So, how was your 2019? No matter what you’ve done, you haven’t accomplished more in the past twelve months than Dana Vaughns. No one has, really. In one calendar year, he has: portrayed Curtis “Fresh” Edwards on the new BET hit series, American Soul; danced alongside Kanye West at Coachella and with Cardi B and Offset during their BET Awards performance; and on Nov. 1, released his debut EP, Familiar Strangers. Not bad for a guy who’s about to turn 22 years old.
Dana Vaughns speaks with a self-assurance beyond his years, a confidence that comes after spending over a decade of experience in the music industry. As one of, as Dana tells HollywoodLife, one of “the pioneering kid dancers in the industry,” he was involved in entertainment at an early age – and he was good. His skills resulted in some high-profile appearances on everything from Kid Bopz 16 to the Hannah Montana movie. His stint in boy band IM5 yielded some success, but it seems that all these early-career sparks were meant to light the fire that is Familiar Strangers.
Six tracks that deftly weave together ‘90s R&B and hip hop with modern production, Familiar Strangers showcases the many levels of Dana’s songwriting. It’s a powerful way to cap off a year that established just how much Dana is a legend in the making. Dana spoke EXCLUSIVELY with HollywoodLife about dancing with Kanye and Cardi, about the story behind Familiar Strangers’ stunning cover art, and how he’s going to do even more in 2020.
HollywoodLife: Your debut EP, Familiar Stranger, has come out. You have appeared on BET’s American Soul. And you performed with Kanye West at Coachella AND with Cardi B and Offset at the BET Awards. So, the important question is: are you exhausted?
I am blessed, I’ll say that. That doesn’t mean you don’t get tired. I can definitely say this would be the first holiday season — being 21 now, almost 22 — that I’m actually looking forward to vacation and feel like I need it. When you’re younger, vacation’s just a fun thing with your family and things like that. But, yeah, I think all my accolades this year are a test to me being like, “All right, you know what? I need a week to chill.”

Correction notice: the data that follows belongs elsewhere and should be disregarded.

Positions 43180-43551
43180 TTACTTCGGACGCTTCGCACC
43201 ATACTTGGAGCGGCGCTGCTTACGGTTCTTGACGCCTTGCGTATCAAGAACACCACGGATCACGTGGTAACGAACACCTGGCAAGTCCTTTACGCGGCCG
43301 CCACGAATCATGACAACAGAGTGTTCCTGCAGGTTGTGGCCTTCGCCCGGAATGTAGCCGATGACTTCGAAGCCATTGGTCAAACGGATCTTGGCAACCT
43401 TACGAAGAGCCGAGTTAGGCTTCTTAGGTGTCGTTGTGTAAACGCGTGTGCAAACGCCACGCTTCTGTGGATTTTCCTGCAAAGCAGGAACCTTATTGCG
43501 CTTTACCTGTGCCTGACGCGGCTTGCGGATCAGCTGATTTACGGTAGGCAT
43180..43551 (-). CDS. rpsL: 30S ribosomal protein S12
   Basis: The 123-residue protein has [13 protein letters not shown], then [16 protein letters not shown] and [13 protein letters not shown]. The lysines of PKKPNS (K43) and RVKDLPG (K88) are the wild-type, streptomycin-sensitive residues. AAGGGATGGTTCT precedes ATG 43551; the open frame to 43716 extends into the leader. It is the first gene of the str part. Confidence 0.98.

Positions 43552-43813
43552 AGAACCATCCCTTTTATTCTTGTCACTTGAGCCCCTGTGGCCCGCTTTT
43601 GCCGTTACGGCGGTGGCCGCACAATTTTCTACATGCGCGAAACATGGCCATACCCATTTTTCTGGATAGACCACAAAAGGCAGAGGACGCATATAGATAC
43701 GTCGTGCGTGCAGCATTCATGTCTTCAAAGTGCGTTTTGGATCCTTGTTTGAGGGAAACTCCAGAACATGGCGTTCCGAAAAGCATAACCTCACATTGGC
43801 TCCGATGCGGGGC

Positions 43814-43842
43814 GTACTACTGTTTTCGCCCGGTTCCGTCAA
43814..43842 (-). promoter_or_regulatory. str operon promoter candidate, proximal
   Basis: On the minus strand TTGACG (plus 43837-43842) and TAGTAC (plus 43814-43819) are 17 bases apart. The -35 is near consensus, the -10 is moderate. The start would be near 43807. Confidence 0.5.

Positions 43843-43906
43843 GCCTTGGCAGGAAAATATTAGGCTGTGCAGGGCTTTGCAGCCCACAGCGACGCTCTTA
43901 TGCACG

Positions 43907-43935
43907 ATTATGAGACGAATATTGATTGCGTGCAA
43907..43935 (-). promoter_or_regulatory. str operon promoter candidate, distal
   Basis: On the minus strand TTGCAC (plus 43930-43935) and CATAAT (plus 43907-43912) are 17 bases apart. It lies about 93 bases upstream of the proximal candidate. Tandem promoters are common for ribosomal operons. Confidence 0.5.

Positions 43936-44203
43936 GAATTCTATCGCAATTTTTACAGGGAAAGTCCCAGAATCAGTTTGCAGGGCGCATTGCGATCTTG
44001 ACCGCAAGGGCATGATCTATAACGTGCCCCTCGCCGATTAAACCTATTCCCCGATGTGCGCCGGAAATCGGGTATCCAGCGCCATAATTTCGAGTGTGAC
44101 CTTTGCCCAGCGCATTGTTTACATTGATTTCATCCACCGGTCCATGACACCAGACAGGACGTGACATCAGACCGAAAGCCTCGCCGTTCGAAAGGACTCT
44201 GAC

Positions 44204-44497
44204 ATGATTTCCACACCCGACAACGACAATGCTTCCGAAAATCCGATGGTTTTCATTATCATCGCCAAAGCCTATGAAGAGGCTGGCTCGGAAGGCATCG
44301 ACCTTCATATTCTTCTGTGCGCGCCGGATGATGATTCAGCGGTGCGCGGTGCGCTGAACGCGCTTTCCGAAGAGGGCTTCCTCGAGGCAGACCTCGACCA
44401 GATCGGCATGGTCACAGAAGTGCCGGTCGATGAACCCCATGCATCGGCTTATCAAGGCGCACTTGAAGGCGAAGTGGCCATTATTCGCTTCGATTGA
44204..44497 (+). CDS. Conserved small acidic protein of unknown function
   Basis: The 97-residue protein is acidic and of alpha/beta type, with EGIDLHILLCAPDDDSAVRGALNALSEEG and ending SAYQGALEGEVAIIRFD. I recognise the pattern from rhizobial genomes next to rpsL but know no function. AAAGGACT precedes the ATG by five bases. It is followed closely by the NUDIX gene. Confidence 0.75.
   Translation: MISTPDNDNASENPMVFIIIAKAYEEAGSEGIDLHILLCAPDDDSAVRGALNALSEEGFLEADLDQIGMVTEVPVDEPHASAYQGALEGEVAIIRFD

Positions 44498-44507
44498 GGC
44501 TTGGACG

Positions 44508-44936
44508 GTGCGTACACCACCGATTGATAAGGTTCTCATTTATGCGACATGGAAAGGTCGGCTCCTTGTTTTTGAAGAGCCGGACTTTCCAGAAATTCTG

How did you land the gig of dancing with Cardi and Kanye? Did they call you up knowing you had all the right moves?
I mean, to a degree, yeah. I’ve been out in LA since 2008 or 2009, and I was kind of one of the pioneering kid dancers in the industry to be able to work with Jabbawockeez and Chris Brown and The Pussycat Dolls all before I was a teenager. It’s something that a lot of people can’t say that they’ve done, so just to have that rapport in the dance industry. Shout-out to Fatima Robinson, who’s a creative director who literally just kind of called me direct for both of those.
Actually, no, Tanisha Scott did BET for Cardi, excuse me. But, yeah, she just called me directly for Coachella. Called me on Wednesday at 3:00, saying I had to be at rehearsal at 3:30, and we’re going to Coachella the next day. That was one of the most surreal experiences. It was just so fast. And to see everything that Kanye done with Sunday Service since Coachella, I feel like was really the launching pad for everything that he’s done with it so far. So, to be a part of that and just being a believer myself, to be able to spread God and just music. You know what I’m saying? To millions of people in one sitting and just on one live stream was incredible.
Then Cardi and Offset, that was just a lot of fun. It was taxing on my body for sure. You don’t get to see all the angles on camera, but we were doing a lot of dancing, and it was great to see. They had their baby [Kulture] there. You see a lot of things in the media, but I mean they still put family first.
While you were working on those major productions, did you pick up on anything that could help your career? “Oh, this is what they’re doing? I’m going to do that too.’